Social media poses challenge in determining realistic threats - KSBY.com | San Luis Obispo and Santa Barbara Area News

Social media poses challenge in determining realistic threats

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Social media platforms pose a new challenge for law enforcement, schools, parents, and more.  In the wake of mass shootings and the social media trail left behind, the question is - when should other users take the "see something, say something" approach.

"People say all sorts of things and the bar gets lower and lower for what is okay to say on social media," said Dr. Rob Clayton, Licensed Clinical Psychologist.

Keyboard warriors hide behind screens to leave threatening or fearful words on social media, but the line between empty comments and true intention is very fine.

"Until it gets to a level of 'wow, this person really seems imminently dangerous,' which is a very hard thing to judge, then there's nothing we can do," Dr. Clayton explained.

Clayton says almost everyone experiences violent impulses, but there are times, like when users make homicidal statements on social media, that require attention.

"In most circumstances, if someone is making those kinds of verbalizations frequently, it's worth encouraging them to get seen by a mental health clinician or letting someone in authority know," Dr. Clayton said.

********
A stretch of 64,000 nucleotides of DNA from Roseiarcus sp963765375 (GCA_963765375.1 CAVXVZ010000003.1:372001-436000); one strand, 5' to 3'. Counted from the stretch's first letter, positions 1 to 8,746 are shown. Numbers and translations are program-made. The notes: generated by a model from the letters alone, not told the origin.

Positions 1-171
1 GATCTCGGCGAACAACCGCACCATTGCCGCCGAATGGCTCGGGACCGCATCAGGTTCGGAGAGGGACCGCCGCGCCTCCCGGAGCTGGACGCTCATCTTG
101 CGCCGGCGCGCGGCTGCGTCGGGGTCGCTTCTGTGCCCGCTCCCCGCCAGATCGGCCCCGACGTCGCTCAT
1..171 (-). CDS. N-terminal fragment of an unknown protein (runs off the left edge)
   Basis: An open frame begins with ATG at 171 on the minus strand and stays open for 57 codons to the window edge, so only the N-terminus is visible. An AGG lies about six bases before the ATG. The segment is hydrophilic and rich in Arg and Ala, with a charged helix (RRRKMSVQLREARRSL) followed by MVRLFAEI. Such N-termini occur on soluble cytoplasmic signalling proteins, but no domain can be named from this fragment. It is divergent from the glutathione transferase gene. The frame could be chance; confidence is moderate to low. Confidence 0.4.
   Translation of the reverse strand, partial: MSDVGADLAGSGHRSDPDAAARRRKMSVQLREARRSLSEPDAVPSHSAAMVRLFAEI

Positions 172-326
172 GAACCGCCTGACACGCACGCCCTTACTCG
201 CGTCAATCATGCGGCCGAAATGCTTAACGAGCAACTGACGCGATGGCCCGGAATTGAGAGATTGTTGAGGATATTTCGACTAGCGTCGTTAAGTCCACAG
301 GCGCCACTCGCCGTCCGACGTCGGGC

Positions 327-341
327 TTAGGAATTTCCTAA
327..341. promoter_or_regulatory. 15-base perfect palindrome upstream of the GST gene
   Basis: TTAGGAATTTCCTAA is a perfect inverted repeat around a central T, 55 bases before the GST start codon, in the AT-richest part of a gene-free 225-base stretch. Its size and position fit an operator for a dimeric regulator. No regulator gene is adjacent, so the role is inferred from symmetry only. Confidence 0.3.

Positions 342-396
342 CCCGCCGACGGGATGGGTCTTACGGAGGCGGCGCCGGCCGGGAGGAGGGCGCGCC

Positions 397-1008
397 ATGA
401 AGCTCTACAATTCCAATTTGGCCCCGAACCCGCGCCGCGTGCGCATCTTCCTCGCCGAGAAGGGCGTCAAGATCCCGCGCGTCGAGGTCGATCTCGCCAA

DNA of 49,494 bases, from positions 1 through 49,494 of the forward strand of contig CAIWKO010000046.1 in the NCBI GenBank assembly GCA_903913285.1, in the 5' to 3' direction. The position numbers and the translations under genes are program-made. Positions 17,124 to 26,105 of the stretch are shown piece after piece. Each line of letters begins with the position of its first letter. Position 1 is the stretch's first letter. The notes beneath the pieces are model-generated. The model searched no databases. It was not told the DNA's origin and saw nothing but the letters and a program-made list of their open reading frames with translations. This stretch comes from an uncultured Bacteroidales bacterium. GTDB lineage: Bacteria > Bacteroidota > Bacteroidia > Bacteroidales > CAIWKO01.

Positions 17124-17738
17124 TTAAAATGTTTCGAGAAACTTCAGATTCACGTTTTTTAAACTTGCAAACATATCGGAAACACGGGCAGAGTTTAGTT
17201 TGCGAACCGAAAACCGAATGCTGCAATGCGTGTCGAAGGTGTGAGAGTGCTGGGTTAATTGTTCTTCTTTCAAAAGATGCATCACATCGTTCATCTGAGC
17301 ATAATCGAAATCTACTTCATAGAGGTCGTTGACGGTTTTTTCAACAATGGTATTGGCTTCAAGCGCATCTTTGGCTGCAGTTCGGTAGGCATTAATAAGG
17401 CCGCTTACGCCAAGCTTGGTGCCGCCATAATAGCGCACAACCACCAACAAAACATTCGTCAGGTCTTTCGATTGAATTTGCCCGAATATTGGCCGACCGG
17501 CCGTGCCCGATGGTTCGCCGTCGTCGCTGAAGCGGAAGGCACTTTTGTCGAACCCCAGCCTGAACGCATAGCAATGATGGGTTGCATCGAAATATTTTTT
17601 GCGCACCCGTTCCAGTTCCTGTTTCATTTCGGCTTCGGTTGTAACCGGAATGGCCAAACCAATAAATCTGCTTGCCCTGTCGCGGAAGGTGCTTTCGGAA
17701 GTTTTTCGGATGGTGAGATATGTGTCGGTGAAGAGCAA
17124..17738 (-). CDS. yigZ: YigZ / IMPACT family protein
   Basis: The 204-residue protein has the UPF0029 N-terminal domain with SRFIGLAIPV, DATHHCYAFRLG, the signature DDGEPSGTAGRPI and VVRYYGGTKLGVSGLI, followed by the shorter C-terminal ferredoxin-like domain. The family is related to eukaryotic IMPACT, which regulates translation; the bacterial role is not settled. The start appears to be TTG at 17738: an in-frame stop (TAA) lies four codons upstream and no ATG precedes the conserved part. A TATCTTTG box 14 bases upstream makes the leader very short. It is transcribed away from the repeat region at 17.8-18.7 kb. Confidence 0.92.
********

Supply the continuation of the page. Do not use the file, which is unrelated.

But for untrained professionals, knowing when to intervene is a challenge.  

"There's just crazy stuff all over Facebook, Instagram, Twitter, whatever, so you never know if someone is serious about something or if they're just saying they're mad," said Cal Poly graduate Alex Glasenapp.

For social media users like Glasenapp, negative content has become the norm.

"People are desensitized. It's kind of sad, actually," he said.

Peers, like fellow Cal Poly graduate Lawrence Ho, agree. 

"You can say that kind of stuff so there's no fear in saying those crazy things," Ho said.

When asked if they would report threatening or homicidal posts or thoughts, both young men said "yes." 

"I would report that, yeah.  I would talk to my friends to see if we could get together and talk to the person that posted that or just contact some sort of authority that can handle them," Ho explained.

Dr. Clayton says research has shown it is very difficult to prove who has true intent to harm and whose intent is just to scare others when making threatening social media posts.

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